# Has there ever been an aircraft with three sets of flight controls?

On every aircraft I know, there is either one set of flight controls if it is single-pilot operated, or two sets of flight controls allowing either the pilot or copilot full control.

Has there ever been an aircraft that has three or more sets of flight controls?

To clarify:

• "aircraft" includes fixed-wing, helicopter, powered lift etc.
• remotely operated aircraft do not count.
• A set of flight controls consists of yokes, pedals and/or sticks that allow the operator to manipulate the pitch, roll and yaw axes.
• You could say most WWII bombers had a third set of controls for the bombardier. On the bombing run control of the aircraft was turned over to the bomb sight. I don't know if it controlled all axes, though, or how much control authority it had, since it was intended for fine adjustments – TomMcW Feb 13 '18 at 18:28
• I'm not posting an answer because I don't know the details but the winch operator on some sea rescue helicopters has some control over the aircraft, I don't know how much. – user29000 Feb 14 '18 at 14:40

## 3 Answers

Dave's second reference (here) includes two helicopters with a third set of controls:

The Boeing BV-347 (link)

Sikorsky S-64 (link) and it's predecessor the S-60

• a retractable gondola which was fitted within the helicopter's fuselage. This compartment was equipped with a set of flight controls and could be lowered down allowing a third pilot to fly the aircraft while facing towards the rear! Is that the rickety shed-cum-greenhouse hanging just forward of the front wheels? Everything about it, that it came from B&Q with a free tomato plant, the fact it'll be crushed if you land, the fact it faces backwards, is All Awesome. – Grimm The Opiner Feb 13 '18 at 15:47
• Are you sure it's not just something in the background? I think I see the words "Police box"... – Harper Feb 13 '18 at 18:57
• The Sky Crane's third pilot does not Have rudder pedals so technically they do not have "full control", but it is close. – wanna-beCanadianPilot May 29 '18 at 7:00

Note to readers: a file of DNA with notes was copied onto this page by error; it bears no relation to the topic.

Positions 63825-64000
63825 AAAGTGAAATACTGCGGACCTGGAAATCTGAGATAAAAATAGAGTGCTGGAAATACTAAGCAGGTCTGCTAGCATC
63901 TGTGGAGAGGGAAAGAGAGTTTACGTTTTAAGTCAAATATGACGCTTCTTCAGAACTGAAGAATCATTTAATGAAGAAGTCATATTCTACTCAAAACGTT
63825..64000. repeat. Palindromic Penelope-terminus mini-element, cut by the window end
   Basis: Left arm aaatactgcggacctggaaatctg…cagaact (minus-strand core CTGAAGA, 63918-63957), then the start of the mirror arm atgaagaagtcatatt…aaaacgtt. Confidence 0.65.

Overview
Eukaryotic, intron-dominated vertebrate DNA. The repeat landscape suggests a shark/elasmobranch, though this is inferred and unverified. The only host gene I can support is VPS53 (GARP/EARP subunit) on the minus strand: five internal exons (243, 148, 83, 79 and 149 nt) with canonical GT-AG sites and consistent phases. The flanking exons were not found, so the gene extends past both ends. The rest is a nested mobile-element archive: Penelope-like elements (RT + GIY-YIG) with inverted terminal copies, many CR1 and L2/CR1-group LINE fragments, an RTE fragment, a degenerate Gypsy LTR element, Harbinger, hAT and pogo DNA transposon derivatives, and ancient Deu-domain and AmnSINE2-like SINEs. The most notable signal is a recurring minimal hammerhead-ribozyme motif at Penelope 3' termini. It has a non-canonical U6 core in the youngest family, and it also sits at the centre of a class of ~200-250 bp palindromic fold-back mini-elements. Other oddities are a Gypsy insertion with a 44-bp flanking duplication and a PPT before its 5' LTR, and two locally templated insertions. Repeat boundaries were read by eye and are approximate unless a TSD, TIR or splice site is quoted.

Depends if you are asking about production or testbed stuff, NASA had at least one test bed aircraft that looks to have had at least 4 sets of controls (also covered in this question).

If you consider the space shuttle an aircraft, some of the thrusting capabilities (enough for pitch roll and yaw I belive) were operable from the arm control position.

• Rotation and translation were both available from the aft station on shuttle -- it was how they did docking, since the docking adapter was in the payload bay. Interestingly, the translational hand controllers didn't look like that diagram indicates. They looked like this (the far left of the front panel, the stick with the square head): collectspace.com/images/news-062611a/013.jpg – Tristan Feb 13 '18 at 15:21

There have been a number of one-off aircraft which attached one plane's cockpit to another aircraft for testing or training purposes. Furthermore, if your restriction of "proper" flight controls were lifted we could consider a number of bombers which were "flown" by the bombardier, by redundant interfaces to the autopilot system.

There is also the unique situation of lifting bodies and attached gliders. These were technically three or more people in control of two or more aircraft. Given that the child aircraft would need to be trimmed in order to avoid upsetting flight, input to control surfaces by 3 or more people could influence the flight path of the agglomerated system.

The only "production" aircraft I can think of with more than two sets of flight controls is White Knight Two which has a complete cockpit in each of its two fuselages. Unfortunately I cannot find an indication as to whether all four sets of controls can assert authority at the same time. If so, and if Space Ship Two's controls are not locked out while it is being carried there would actually be six people influencing the flight of the aircraft in some way.